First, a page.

We’re different.  Just as Italians do not hand cash to a cashier, but put it on the counter; just as Mediterranean countries take a long lunch during the heat of the day and work a later second shift; just as the French know their own wine; just as…we’re all different.  What’s wrong with that?

And why call our culture bizarre?  Hmm, Business Insider?

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17 replies

  1. B.I. does indeed write a lot of superficial, pop stuff to build its audience. It hasn’t (quite) started publishing pics of naked models but it seems to be getting close…And it does provide quick, excellent business and economic stuff and even some useful political reports. Given what is obtained from it at the price (0), I’m not complaining…Anyone in their position is trying to invent themselves at some risk; I hope B.I. succeeds…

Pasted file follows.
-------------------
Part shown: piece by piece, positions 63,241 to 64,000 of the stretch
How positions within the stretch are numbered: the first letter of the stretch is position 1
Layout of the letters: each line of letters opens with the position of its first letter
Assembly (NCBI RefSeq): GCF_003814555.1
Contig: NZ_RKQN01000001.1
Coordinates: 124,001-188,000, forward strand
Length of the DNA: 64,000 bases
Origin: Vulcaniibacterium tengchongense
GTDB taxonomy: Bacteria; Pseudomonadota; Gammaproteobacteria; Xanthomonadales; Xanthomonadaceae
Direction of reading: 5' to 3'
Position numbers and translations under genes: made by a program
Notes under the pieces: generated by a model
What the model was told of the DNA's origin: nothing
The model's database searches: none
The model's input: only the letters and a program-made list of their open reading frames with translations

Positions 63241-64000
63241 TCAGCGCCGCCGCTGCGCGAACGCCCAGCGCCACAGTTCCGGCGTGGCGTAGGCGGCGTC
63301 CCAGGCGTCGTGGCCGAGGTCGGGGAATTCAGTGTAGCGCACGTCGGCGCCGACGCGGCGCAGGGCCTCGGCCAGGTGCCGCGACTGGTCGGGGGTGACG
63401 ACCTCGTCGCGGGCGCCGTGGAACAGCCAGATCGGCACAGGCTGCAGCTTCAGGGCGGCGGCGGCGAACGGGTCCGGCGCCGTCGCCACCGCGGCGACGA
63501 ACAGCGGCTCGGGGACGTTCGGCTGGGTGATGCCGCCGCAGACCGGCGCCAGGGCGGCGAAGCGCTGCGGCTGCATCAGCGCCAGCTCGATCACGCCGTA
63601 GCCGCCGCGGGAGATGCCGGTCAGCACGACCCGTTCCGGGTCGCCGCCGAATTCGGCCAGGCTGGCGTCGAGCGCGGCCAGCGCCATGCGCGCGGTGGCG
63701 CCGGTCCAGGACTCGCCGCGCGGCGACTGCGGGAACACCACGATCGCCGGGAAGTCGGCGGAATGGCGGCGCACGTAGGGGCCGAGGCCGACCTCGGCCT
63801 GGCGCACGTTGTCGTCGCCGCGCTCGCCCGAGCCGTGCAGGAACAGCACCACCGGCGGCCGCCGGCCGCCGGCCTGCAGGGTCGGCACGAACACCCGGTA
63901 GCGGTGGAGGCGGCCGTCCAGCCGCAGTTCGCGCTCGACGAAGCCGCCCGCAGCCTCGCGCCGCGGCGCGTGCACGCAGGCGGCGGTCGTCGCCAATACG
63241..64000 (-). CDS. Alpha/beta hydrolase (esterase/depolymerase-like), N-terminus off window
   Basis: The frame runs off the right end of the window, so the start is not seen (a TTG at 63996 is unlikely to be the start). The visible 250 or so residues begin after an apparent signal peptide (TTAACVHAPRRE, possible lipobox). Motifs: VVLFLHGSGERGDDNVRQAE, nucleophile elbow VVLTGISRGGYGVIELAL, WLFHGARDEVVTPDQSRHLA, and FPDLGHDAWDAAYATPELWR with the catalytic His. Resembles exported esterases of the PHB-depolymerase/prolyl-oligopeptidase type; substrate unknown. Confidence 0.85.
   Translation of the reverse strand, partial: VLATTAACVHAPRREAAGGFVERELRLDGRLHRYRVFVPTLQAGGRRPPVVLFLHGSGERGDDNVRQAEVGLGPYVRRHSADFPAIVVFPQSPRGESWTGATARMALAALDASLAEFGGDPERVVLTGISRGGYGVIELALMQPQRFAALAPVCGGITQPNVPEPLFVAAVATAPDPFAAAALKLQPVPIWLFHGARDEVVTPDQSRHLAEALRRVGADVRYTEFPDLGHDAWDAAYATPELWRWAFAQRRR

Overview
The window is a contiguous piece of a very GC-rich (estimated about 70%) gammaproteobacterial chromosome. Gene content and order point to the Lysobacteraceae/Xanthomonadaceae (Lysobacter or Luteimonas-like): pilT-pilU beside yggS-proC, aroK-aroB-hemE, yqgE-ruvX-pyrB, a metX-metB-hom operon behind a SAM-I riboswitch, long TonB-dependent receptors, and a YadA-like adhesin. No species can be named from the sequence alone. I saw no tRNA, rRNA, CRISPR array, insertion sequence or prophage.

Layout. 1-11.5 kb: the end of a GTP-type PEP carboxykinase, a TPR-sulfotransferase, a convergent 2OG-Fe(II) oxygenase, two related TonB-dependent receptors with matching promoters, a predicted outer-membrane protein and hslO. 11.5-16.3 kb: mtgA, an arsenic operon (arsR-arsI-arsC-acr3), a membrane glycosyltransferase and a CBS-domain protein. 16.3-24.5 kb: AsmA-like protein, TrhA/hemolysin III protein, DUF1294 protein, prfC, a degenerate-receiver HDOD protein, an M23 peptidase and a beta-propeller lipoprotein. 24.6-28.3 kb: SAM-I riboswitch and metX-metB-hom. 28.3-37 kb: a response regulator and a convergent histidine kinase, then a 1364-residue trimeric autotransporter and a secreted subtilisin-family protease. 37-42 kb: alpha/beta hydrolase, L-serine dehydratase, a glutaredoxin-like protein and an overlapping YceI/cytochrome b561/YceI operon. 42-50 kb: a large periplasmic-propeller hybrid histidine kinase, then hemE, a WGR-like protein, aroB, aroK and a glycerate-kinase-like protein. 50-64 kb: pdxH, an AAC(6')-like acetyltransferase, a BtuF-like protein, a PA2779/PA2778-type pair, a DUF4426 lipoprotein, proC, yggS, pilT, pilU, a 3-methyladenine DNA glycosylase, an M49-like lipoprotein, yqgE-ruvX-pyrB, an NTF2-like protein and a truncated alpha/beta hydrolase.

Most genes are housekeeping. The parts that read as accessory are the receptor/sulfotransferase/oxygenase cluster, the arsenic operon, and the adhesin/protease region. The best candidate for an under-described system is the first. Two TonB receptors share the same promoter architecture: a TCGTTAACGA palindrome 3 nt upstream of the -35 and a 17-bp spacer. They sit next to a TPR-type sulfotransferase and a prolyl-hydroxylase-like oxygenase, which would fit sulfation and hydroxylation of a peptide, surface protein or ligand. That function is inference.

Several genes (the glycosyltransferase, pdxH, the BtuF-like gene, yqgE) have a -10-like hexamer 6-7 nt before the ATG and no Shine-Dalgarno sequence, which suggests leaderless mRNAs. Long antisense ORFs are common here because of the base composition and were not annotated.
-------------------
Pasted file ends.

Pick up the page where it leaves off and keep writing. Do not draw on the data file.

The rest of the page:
2. First off, there was no mention of who in “the outside world” is commenting on this or where they live. Secondly, there was no commentary on why or how any one or more of these items came to be part of the culture. Minor, little details that might go a long way in understanding, but are inconvenient when trying to convince Americans that we’re just not normal compared to the rest of the world.

    We’re not. We are not normal. We tell ourselves that we’re exceptional, that we’re the greatest nation on the planet, but out greatness is based entirely on what we’re bad at. There are worse countries to be sure, but it is so bizarre to see how we’re so bad.